By Payton Hostens
Earlier this year, the U.S. Department of Labor (DOL) published a final rule that revises its guidance regarding the classification of employees and independent contractors under the Fair Labor Standards Act (FLSA).

The FLSA governs the minimum wage and overtime requirements that apply to employees but not to independent contractors. The FLSA does not define “independent contractor” or provide any framework for distinguishing an employee from an independent contractor. In January 2021, to provide such framework, the DOL published the first formal independent contractor rule.

The final rule went into effect March 11, 2024 and rescinds the January 2021 rule.

Under the final rule, six factors are considered when determining whether a worker is an independent contractor or an employee under the FLSA:
1. opportunity for profit or loss depending on managerial skill;
2. investments by the worker and the potential employer;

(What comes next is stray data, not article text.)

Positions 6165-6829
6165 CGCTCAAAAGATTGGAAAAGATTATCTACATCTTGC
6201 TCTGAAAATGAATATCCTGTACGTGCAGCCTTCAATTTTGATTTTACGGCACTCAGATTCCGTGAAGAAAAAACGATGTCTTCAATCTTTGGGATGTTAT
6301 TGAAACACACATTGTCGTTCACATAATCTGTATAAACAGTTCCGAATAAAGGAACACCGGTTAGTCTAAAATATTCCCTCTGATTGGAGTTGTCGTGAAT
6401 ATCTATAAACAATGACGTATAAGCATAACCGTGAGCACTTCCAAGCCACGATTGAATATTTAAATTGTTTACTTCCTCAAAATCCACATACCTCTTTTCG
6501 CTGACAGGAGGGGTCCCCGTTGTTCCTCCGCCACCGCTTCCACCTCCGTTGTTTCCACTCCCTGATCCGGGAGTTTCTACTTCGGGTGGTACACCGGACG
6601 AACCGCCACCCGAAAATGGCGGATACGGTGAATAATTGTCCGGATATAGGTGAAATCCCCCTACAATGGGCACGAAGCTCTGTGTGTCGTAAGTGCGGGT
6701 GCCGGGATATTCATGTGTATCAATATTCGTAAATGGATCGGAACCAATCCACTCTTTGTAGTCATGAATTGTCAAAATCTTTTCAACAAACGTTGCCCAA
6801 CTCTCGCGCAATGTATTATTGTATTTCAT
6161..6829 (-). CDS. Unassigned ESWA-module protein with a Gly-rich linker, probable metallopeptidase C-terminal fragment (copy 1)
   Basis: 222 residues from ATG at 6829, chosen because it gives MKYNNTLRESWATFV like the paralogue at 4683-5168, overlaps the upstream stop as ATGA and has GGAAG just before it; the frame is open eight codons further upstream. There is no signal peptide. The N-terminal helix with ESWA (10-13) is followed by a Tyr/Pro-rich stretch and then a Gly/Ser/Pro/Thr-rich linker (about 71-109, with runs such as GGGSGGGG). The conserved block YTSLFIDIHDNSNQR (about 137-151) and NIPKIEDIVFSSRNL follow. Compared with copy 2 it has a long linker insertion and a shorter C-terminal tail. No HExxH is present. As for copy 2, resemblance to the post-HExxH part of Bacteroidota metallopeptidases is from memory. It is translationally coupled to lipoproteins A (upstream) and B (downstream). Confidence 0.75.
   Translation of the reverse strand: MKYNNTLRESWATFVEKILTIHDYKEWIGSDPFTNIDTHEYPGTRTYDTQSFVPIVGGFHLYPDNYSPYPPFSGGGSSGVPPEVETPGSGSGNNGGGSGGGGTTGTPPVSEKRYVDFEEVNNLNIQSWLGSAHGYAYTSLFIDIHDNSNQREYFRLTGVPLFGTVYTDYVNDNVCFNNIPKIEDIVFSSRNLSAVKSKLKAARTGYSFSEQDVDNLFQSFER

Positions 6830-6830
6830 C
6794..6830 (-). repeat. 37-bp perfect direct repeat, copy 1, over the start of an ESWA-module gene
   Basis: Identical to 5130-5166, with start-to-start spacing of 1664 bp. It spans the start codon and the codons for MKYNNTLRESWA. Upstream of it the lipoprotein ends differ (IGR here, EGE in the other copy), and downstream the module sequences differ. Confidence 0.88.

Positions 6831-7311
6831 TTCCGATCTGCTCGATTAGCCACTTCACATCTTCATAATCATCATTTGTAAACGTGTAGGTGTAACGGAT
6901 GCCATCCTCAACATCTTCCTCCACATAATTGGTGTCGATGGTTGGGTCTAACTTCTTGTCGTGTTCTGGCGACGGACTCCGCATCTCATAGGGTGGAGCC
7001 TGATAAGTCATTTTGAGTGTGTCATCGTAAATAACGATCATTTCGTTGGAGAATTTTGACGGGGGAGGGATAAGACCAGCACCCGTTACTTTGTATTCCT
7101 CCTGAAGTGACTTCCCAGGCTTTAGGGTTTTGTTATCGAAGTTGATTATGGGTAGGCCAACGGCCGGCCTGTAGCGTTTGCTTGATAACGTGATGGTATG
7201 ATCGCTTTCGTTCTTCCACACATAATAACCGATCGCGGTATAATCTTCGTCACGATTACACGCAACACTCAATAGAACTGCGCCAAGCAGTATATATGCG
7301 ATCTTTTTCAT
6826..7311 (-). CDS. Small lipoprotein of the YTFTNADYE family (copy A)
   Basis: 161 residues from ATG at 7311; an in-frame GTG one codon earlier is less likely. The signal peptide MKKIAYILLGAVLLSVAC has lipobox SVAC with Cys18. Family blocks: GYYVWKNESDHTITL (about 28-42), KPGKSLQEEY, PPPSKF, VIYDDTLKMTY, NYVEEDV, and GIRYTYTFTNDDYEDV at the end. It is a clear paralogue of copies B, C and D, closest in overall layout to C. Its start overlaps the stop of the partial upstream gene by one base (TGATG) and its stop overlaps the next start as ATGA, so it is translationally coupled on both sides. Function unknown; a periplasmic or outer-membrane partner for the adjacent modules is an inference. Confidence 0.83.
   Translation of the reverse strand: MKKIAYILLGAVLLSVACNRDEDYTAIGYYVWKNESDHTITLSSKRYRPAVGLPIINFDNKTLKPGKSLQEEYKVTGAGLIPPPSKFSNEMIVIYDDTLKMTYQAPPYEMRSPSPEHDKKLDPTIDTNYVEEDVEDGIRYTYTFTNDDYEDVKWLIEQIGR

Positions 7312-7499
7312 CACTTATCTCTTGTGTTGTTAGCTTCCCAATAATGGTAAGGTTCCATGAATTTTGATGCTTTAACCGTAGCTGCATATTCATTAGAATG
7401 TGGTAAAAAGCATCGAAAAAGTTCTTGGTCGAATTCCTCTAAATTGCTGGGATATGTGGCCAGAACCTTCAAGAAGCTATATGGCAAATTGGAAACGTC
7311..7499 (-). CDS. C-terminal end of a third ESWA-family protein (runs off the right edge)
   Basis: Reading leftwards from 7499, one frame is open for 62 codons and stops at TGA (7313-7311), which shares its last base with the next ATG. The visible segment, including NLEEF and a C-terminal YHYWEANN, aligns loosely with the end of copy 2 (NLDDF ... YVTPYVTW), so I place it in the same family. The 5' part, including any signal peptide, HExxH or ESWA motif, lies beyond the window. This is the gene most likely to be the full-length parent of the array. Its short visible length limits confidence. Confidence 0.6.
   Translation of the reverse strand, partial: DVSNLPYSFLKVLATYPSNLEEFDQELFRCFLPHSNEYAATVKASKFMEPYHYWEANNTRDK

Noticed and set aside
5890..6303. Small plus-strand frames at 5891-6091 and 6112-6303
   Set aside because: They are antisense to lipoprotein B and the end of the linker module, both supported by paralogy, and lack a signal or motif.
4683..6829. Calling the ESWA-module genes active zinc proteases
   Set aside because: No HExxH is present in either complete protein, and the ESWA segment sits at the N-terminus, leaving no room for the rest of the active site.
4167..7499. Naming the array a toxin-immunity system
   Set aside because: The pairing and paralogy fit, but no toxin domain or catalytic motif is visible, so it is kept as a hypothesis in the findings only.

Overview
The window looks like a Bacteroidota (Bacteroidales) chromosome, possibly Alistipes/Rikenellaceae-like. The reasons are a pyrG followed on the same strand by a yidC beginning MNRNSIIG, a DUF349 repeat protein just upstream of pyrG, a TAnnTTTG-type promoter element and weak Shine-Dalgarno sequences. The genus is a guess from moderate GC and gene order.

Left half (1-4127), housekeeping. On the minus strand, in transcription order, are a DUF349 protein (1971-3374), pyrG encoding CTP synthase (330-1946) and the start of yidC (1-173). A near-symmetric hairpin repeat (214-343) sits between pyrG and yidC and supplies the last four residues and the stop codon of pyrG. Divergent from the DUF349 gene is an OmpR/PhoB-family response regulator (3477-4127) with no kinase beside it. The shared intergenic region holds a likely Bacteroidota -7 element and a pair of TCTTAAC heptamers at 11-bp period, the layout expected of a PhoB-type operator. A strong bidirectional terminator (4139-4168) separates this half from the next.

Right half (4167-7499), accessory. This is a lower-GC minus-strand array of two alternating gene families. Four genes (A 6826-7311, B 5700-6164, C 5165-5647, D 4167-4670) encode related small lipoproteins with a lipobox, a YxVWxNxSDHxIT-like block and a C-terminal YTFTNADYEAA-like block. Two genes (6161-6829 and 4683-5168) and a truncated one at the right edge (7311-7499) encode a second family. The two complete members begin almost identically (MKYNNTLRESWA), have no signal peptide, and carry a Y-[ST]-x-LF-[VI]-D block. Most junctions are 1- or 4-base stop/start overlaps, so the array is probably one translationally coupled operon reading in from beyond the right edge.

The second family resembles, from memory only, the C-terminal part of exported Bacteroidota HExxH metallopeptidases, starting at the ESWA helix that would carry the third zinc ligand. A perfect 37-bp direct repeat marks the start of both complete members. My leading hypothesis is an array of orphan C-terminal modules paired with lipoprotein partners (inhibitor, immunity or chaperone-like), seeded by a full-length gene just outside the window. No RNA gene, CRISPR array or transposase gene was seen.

3. degree of permanence of the work relationship;
4. nature and degree of control;
5. extent to which the work performed is an integral part of the potential employer’s business; and
6. skill and initiative.

No single factor or subset of factors is dispositive. Instead, the final rule focuses on the totality of the circumstances to determine whether an individual is an independent contractor or employee. The DOL recognizes that one or more of these factors may be more relevant than others depending on the facts and circumstances and that additional factors may be relevant.

Ultimately, the final rule indicates that the outcome depends on the worker’s economic dependence on the employer—individuals who are economically dependent on the employer for work are employees, and individuals who are in business for themselves are independent contractors.

According to the DOL, the final rule is intended to “reduce confusion, improve compliance, and better protect working people.” Employers should keep in mind that the penalties for misclassifying a worker can be substantial, and simply calling a worker an independent contractor or even having a contract is not enough.

Be sure to contact an attorney who is knowledgeable about employment law and the DOL’s new rule if you intend to hire someone as an independent contractor. Contact Payton Hostens at
[email protected] with any questions.